Stealing the Show

New Orleans musicians blew into Houston on Katrina's winds and everything was magic for a while

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The New Birth returns: Tanio Hingle (center, with drum) kicks out the jams at a River Oaks gala...
photo: Daniel Kramer
Mitchell says that the shows started to fizzle around the holidays. One factor was the return to New Orleans of rising trad jazz superstar Glen David Andrews, a mighty-voiced 24-year-old New Orleans royal — the Andrews family is both numerous and famous in Big Easy music circles, and his grandfather Jessie Hill authored the R&B classic "Ooh Poo Pa Doo." Andrews fronted the New Birth with fiery, Cab Calloway-style vocals and acrobatic trombone solos, and his natural-born charisma and hard-earned ability to work a crowd drew in the more casual fans. (Andrews's rewritten version of "Stand By Me," which Andrews composed here in Houston, is the final scene in the new Spike Lee documentary When the Levees Broke: A Requiem in Four Acts.)

Andrews's departure was the first of many. The other guys in the band had gigs in Europe, and then Mardi Gras season and Jazz Fest rolled around. For a time, you never knew which New Birth would show up at the Volcano on any given Wednesday. On one fateful night, the band's horn section showed up but the rhythm section couldn't make it, so an electric bassist and a kit drummer took their place. Mitchell says the neighbors complained that night for the first of many times. "They were putting up with it before that, but that was just so electronically loud that it just blew it over the top, and after that it was just any noise, they'd jump the gun."

The Volcano is on Bissonnet and in a primarily residential area, and is not normally a music venue. Mitchell had figured on some flak from his neighbors, so he always ended the shows early. That plan backfired. "The New Orleans people want that shit to start late," Mitchell says. "Even knowing my shows would start early, they wouldn't show up until ten o'clock and they would see the last 30 minutes. For them, ten was early. And even the Houstonians didn't show up until late, for whatever reason. I was just sort of flabbergasted — I was like, man, it's a fuckin' Wednesday. Don't people have to work?"

New Orleans musicians blew into Houston on Katrina's winds and everything was magic for a while
photo: Daniel Kramer
New Orleans musicians blew into Houston on Katrina's winds and everything was magic for a while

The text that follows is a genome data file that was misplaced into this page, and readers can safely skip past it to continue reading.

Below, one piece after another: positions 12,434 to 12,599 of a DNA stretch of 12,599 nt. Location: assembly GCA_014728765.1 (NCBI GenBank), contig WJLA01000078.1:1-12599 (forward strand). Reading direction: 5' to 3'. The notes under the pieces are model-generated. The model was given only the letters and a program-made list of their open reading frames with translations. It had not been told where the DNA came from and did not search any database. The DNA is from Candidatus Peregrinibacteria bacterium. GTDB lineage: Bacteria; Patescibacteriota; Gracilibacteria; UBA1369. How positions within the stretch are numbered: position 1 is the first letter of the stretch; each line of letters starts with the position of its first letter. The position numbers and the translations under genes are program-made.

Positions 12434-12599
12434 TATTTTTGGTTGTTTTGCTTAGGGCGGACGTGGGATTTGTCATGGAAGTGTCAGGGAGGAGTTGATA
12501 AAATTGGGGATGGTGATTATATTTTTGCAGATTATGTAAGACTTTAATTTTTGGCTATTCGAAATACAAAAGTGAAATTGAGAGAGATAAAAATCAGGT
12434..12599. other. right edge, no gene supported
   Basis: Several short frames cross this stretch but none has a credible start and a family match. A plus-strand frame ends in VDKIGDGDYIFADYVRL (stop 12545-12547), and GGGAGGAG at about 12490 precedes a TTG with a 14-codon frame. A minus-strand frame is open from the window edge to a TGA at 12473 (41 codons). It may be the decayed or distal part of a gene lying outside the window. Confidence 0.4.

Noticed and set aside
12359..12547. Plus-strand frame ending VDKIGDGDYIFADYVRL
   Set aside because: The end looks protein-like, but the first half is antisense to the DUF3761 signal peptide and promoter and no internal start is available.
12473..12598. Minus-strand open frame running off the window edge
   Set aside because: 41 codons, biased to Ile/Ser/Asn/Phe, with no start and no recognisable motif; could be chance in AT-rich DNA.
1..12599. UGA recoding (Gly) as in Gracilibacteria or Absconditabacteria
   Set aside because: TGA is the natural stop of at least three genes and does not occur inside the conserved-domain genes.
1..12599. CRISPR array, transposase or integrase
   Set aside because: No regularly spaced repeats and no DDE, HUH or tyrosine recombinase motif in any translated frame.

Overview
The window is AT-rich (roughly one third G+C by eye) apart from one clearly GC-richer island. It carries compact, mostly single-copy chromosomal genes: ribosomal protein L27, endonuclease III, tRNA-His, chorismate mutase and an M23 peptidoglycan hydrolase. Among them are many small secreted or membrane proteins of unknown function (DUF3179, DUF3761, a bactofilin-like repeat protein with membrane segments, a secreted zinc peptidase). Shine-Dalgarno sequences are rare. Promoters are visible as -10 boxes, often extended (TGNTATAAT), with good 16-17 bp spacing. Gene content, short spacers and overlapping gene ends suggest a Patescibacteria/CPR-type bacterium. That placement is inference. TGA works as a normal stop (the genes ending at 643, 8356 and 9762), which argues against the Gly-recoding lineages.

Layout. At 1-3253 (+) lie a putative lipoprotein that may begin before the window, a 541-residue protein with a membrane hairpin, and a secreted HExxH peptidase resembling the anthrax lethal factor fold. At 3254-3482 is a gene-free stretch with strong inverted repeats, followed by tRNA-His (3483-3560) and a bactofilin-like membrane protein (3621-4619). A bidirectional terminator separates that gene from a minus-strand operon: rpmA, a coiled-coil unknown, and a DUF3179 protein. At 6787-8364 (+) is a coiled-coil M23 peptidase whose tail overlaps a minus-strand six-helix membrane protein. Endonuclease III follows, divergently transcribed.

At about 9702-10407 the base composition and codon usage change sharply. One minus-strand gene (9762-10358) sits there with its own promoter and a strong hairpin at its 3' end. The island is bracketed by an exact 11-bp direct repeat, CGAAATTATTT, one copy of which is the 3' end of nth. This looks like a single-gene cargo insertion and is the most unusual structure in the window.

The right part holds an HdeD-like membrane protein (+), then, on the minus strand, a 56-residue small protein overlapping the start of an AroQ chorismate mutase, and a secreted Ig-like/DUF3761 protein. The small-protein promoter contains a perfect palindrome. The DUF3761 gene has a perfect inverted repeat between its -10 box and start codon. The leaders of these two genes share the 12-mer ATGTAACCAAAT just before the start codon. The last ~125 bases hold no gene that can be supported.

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...and Houston.
photo: Troy Fields
Mitchell also believes that the local media missed out on a great story, to some degree. "The public radio stations helped, the Press did an article and Channel 26 came out, but that was it," he says. "I really thought it would get more attention than it did. I'm happy with the attention that it did get, but I guess I was thinking there might be some more people getting into it. Like maybe Majic 102 or something, but I guess those things are just so driven by advertisers and formats now..."

But by this time, the only New Orleans story the local media was interested in was crime. There was a spate of Katrina-related shootings in Houston over Thanksgiving weekend, and in late December, the Houston Police Department released figures showing that the murder rate for 2005 was 23 percent higher than that of 2004.

Houstonians felt they had done the city of New Orleans a historic favor, and many had, either through volunteering their time or donating money or clothes, and this largesse was to be repaid with senseless gang violence on our streets?

For their part, New Orleanians felt stereotyped, condescended to and less than enchanted with Houston. New Orleans is a relatively compact city of tight-knit neighborhoods where many families have lived for decades or even centuries. They didn't like our food, hated our ramshackle public transport system and the sprawl it fails to serve. (The New Birth's members were living everywhere from Pasadena to New Caney, whereas in New Orleans, they all lived a few blocks from each other.) And perhaps most of all, they were sick of being reminded of how grateful they should be.

On his return to town for the Orange Show gala, Hingle was sporting a Rockets hat and a freshly printed New Birth T-shirt that showed a map of both Louisiana and Texas as their base of operations. But if you ask him about fond memories of life in Houston, he's hard-pressed to come up with an answer, save for sincere appreciation of the people he met here, such as Mitchell, John Zotos of St. Pete's Dancing Marlin, Susanne Theis of the Orange Show Foundation and Bob Edwards of Dan Electro's. Houston as a hometown did not appeal to him.

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Lumar LeBlanc of the Soul Rebels Brass Band says Houston is home for good. Now, if he can just get a full band and some steady gigs here...
photo: Daniel Kramer
New Orleans musicians also could not understand our relatively puritanical laws. As is well known to anybody who has traveled to Bourbon Street, in New Orleans you can carry booze from club to club in to-go cups and there is no mandatory closing time. Here, you have to consume all you order on the club premises and all alcohol sales cease promptly at 2 a.m. Here, Mardi Gras is a marketing concept. There, it's a way of life. And New Orleans police were believed to take a more laissez-faire approach to casual pot-smoking than their counterparts in Houston.
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